- Fraxinus, from the Latin for ash tree
- nigra, from the Latin, "black"
- Common Name from the dark appearance of the leaves relative to the
other ash species.
- Other common names include Brown Ash, Hoop Ash, Basket Ash, Frêne
- Kingdom Plantae, the Plants
- Division Magnoliophyta, the Angiosperms (flowering plants)
- Class Magnoliopsida, the Dicotyledons
- Subclass Asteridae
- Order Scrophulariales
- Family Oleaceae, the Olives
- Genus Fraxinus, the Ashes
- Taxonomic Serial Number: 32945
- A medium-sized deciduous tree of wet places, 30'-50' tall.
- Leaves opposite and pinnately compound, 9"-16" long
with 7-13 leaflets
- Leaflets 3"-5" long and 1"-2" wide
with toothed edges
- Surface dark green above, lighter green beneath
with some rusty hairs.
- Leaflet stalks absent except for the end
- Fall Color purple to brown.
- Trunk diameter of 10"-12"
- Branches stout, straight, upright branches form
an open, narrow or slightly rounded crown. coarse ascending branches
and a slender, sometimes bent or leaning trunk which extends almost
to the top of a narrow crown.
- Bark grey, relatively smooth, later becoming
corky-ridged and shallowly furrowed or fissured; divided into large
irregular plates with thin, soft, papery scales that rub off easily.
Frequent knobs on the trunk.
- Roots shallow, wide-spreading; on wet sites are
subject to windthrow.
- Flowers small and inconspicuous
- Fruit an elongated, winged, single-seeded samara,
1"-1 3/4" long and 3/8" wide, borne in terminal or axillary clusters.
- Identifiable as an Ash by its compound leaves with toothed and pointed
- Distinguished from the Green Ash (Fraxinus pennsylvanica)
by its leaflets without stalks, attached directly to the midrib of the
- Newfoundland west to SE Manitoba and eastern North Dakota; south to
Iowa; east to southern Indiana, Ohio, and West Virginia; and north from
northern Virginia to Delaware and New Jersey.
- A tree of wet places, most commonly moist to wet muck or shallow organic
soils; in swamps, along small streams in gullies, and in small poorly
drained depressions. It also grows on fine sands and loams underlain
by clays and on other poorly drained sites with high water tables. In
uplands restricted to sites with impeded drainage, where it grows on
wetter than normal mineral soils.
- Pioneer in Great Lakes States. Present but not abundant in mature
forests dominated by Balsam Fir (Abies balsamea),
Birch (Betula papyrifera), Tamarack
(Larix laricina), spruce (Picea
spp.), Elm (Ulmus americana), and White Cedar (Thuja
occidentalis). In NE Minnesota, seedlings invade open areas
in maple-basswood forests.
- Major hardwood on lowlands in the northern Great Lakes States along
with American Elm (Ulmus americana) and Red Maple (Acer
rubrum). Typically a successional species with Black Spruce
(Picea mariana) in bogs or where
there is excess water.
- Seedlings, saplings, and sprouts tend to dominate the regeneration
layer where partial openings in the canopy have occurred.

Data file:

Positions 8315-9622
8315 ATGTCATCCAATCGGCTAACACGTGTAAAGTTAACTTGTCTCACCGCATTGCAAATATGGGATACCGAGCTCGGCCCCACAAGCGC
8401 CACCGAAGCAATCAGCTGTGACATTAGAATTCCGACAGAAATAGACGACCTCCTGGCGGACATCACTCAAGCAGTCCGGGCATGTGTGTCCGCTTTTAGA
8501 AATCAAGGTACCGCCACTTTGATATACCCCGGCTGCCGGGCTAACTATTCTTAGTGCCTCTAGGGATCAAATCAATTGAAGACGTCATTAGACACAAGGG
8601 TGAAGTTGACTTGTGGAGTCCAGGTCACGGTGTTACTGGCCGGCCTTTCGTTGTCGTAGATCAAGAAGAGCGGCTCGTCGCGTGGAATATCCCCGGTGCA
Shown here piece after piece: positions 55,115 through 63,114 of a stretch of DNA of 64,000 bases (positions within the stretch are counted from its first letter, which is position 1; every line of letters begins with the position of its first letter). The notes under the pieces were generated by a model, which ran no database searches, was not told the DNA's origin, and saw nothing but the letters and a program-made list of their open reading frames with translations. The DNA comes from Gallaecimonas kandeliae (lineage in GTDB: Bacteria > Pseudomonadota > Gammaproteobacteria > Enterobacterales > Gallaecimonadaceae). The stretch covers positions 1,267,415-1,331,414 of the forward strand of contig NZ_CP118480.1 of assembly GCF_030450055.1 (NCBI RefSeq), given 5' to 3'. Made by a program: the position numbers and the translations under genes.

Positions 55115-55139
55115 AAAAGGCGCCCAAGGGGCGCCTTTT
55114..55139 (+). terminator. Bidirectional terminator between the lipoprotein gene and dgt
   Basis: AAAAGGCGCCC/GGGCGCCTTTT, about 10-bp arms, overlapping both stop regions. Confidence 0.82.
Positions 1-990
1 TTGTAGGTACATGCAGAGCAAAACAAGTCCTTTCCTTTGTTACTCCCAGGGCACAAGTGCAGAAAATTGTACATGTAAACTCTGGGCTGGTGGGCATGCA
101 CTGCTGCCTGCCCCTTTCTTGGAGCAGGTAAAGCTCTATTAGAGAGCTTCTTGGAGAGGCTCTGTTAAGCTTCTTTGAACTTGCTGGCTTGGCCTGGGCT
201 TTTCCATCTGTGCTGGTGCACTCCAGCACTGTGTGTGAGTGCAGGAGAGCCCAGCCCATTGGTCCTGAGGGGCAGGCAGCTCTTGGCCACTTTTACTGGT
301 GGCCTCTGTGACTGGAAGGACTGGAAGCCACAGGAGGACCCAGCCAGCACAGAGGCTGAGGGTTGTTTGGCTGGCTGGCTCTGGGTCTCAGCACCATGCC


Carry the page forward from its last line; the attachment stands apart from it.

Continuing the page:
- Shade intolerant
- Easily damaged by fire; depending on fire severity, probably killed
- Probably survives fire by sprouting from the root crown following
top-damage from fire. A prolific seeder, probably regenerates from wind-dispersed
- Trees: Red Maple (Acer
rubrum), Black Spruce (Picea mariana),
American Elm (Ulmus americana)
- Shrubs: Speckled Alder (Alnus
incana), Red Osier Dogwood (Cornus
sericea), Winterberry (Ilex verticillata), Bog Laurel
(Kalmia polifolia), Labrador
Tea (Ledum groenlandicum),
Willows (Salix spp.), Late Low Blueberry (Vaccinum
angustifolium), Small Cranberry (Vaccinium
- Herbs: Asters (Aster spp.), Marsh Marigold
Blue Bead Lily (Clintonia borealis),
Goldthread (Coptis trifolia),
Bedstraws (Galium spp.),
Jewelweed (Impatiens spp.), Blue Flag Iris (Iris
versicolor), Canada Mayflower (Maianthemum
canadense), Bishop's Cap (Mitella
nuda), Pyrolas (Pyrola spp.), Bog False Solomon's
Seal (Smilacina stellata),
Starflower (Trientalis borealis),
Violets (Viola spp.), Club Spur Orchid, Blunt Leaf Orchid
- Ground Covers: Clubmosses (Lycopodium spp.)
- Mammals: Twigs and leaves provide spring and summer
browse for white-tailed deer and moose.
- Birds: Seeds important food for Wood Duck (Aix
sponsa), game birds and songbirds. Preferred lowland nesting species
for Wood Duck.
- During the last Ice Age, a minor component of the vast White Spruce
forest which covered the Great Plains and eastern US, just south of
the windswept tundra bordering the great ice sheets. One of the earliest
species, along with spruce, to follow the retreating ice northward.
- Native Americans used wood for basketmaking.
- Wood lighter in weight and not as strong or hard as other ashes; used
for interior finishing, furniture, and cabinets.
- Baskets can be woven from slats produced by pounding a wet block of
wood until it separates along the annual growth rings.
- Germination requires stratification and a period
of cold temperatures. Most seed do not germinate until the second spring
after seedfall; some seed may lie dormant for up to 8 years.
- Seedling development: Capable of germinating in hardwood
leaf litter or under 1/4"-3/4" of soil. About 2" in 2 weeks; may average
6" by the end of first growing season. Often grow more slowly than seedlings
of associated species such as American Elm and Red Maple.
- Vegetative Reproduction: sprouts readily from stumps
up to 12" in diameter and can exhibit fast growth. Will also root sucker.
- Flowers appear in May or June, with or just before the leaves. Fruits
ripen June-September and are dispersed July-October.
- Hardy to USDA Zone 3 (average minimum annual temperature -40ºF)
- Requires full sun and ample moisture. Quite tolerant of poorly drained
soils but not tolerant of severe drought. Very hardy; USDA Zone 3a.
- Soil pH 4.5-6.5
- Spread of 20'-35'
- Relatively fast growing and long lived.
Last updated on
4 March, 2006